Self-Directed IRAs also allow you to hold assets with notably high returns on investments. Real Estate investments have been shown to produce results that are double and sometimes even triple the original price. When these transactions are done inside of an IRA– a tax-exempt vehicle– investors have the potential to grow their Self-Directed IRAs to the millions. 

When you’re ready to start investing in Real Estate in your IRA, it is important to read up on the structuring rules and limitations of the IRS, in order to protect yourself and your investments. For example, when doing a Real Estate investment in a Self-Directed IRA, many people assume that an LLC or other 3rd party entity is needed, in addition to the IRA. While this method makes sense for some investors, it is often not the simplest way to structure a deal. 

First, know that an IRA has the ability to purchase an investment outright– there is no need for a middle entity. Second, if an intermediary entity is created, you will need to be aware of disqualified parties to your IRA.  The term “disqualified parties” refers to those individuals that the IRS has said cannot benefit from or enter into transactions with your IRA. 

For more information on how to keep your IRA working for you and protecting your retirement, visit IRS.gov, and check out the many educational resources available to you at questtrustcompany.com.  Click here for an article on IRA Prohibited Transactions.

How to Use a Self-Directed IRA to Buy a Real Estate Investment

The process of buying a Real Estate asset in your Self-Directed IRA is quite simple. Since these accounts are Self-Directed, your first step is to locate an investment of your choosing. Once you have selected the property you would like to purchase within your IRA and you have completed the due diligence on your investment, you can complete your investment documents and work with your custodian to get your deal funded. 

Unlike when you make a Real Estate purchase from your personal funds, with a Self-Directed IRA, you MUST draw up the offer/contract in the name of the IRA. For example, if the buyer is a Quest client, the buyer’s name on the offer/contract reads: Quest Trust Company FBO [CLIENT’S FULL NAME] [IRA/HSA/ESA] # [ACCOUNT NUMBER]. It is important to make sure the vesting is correct to show that the purchaser is the IRA and to protect your investment. When listing the buyer’s address, it works the same way. Since the IRA is held by the custodian, you would use the custodian’s address.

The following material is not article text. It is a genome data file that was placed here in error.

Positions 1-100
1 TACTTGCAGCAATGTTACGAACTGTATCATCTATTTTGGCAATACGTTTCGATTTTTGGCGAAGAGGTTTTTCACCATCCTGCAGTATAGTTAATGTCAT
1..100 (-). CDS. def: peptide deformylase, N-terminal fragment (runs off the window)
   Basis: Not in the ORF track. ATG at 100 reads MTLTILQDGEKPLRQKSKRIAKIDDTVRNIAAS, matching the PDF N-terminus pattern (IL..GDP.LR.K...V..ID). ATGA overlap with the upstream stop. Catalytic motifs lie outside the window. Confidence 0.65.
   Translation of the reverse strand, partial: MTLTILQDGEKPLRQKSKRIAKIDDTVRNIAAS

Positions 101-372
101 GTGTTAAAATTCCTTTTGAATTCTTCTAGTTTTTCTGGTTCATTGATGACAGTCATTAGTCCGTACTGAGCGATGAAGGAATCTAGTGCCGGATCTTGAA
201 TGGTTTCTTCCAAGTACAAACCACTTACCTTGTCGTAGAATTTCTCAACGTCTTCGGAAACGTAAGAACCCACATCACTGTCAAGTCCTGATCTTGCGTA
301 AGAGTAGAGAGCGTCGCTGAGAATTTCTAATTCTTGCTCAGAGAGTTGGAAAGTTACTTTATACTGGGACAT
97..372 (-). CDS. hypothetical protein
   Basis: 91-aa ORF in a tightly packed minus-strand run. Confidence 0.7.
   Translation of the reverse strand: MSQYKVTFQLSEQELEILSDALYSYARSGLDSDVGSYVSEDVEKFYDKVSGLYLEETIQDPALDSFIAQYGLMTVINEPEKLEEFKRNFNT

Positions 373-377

Oftentimes, custodians will have internal forms that will need to be completed at the time of investment. These forms will require the client to sign, giving their approval on the funding. Once all the proper documents are signed, the custodian will work with the 3rd party closing agent to close your Real Estate purchase. Since the custodian is the legal entity in administration of your IRA, the client will not have to attend any closings. Click here for steps on purchasing Real Estate in your Quest Trust IRA.

Maintaining Real Estate in an IRA

Real Estate investments usually come with ongoing responsibilities, such as property taxes or maintenance, and you will want to know what to do when those situations arise. First, it is important to understand that your IRA owns the investment, and it will need to be the IRA that pays for any expenses that are incurred. You cannot pay for any expenses out of your own pocket, as this would be a prohibited transaction. When an expense needs to be paid, you can contact your IRA custodian and follow the steps that they provide to have the IRA pay that expense. 

This may seem like an extra step, but it’s extremely important to maintaining your investment security. Paying any expense out of pocket for your IRA’s Real Estate asset is a prohibited transaction. You never want to jeopardize your growth potential by engaging in a prohibited transaction, so following all of the IRS’s rules and guidelines is imperative. If there is ever a situation that you have questions about, call your custodian and they will be happy to provide you with the education to help you make the best decision for your account.

When deciding to do a Real Estate investment in your Self-Directed IRA, be sure to choose a custodian that is familiar with the investments you plan to do. Time is a crucial factor in investing, especially in Real Estate, so finding a company that works fast and has ample knowledge on your types of investments will save you from missing out on a great deal. 

If you ever have a question about purchasing Real Estate in your IRA, call a Quest Trust IRA Specialist at 855.386.4727 and we can answer any questions you may have! To learn more about how to get started investing with a self-directed IRA, schedule a 1-on-1 consultation with an IRA Specialist by clicking HERE.